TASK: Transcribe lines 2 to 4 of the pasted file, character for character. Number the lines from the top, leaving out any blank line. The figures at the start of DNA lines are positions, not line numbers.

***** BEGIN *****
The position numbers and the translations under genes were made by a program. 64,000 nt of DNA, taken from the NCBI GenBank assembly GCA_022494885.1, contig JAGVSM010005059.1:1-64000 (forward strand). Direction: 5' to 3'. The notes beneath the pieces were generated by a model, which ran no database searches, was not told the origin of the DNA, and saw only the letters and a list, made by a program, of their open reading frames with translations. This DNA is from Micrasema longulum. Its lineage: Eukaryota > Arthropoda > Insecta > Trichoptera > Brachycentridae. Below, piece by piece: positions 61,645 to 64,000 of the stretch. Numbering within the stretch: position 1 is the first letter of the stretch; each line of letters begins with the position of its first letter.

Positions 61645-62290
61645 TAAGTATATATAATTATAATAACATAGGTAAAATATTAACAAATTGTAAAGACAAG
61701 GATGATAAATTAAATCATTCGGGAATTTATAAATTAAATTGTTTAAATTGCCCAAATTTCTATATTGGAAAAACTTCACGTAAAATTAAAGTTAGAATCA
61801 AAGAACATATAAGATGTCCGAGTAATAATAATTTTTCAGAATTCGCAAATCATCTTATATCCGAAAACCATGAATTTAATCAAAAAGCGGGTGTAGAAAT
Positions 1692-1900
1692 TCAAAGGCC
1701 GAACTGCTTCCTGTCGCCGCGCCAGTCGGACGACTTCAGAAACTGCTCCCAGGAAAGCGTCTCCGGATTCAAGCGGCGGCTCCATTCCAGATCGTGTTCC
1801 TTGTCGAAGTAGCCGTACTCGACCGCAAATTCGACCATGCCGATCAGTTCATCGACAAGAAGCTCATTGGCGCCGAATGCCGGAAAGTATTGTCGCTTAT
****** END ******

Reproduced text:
Positions 61645-62290
61645 TAAGTATATATAATTATAATAACATAGGTAAAATATTAACAAATTGTAAAGACAAG
61701 GATGATAAATTAAATCATTCGGGAATTTATAAATTAAATTGTTTAAATTGCCCAAATTTCTATATTGGAAAAACTTCACGTAAAATTAAAGTTAGAATCA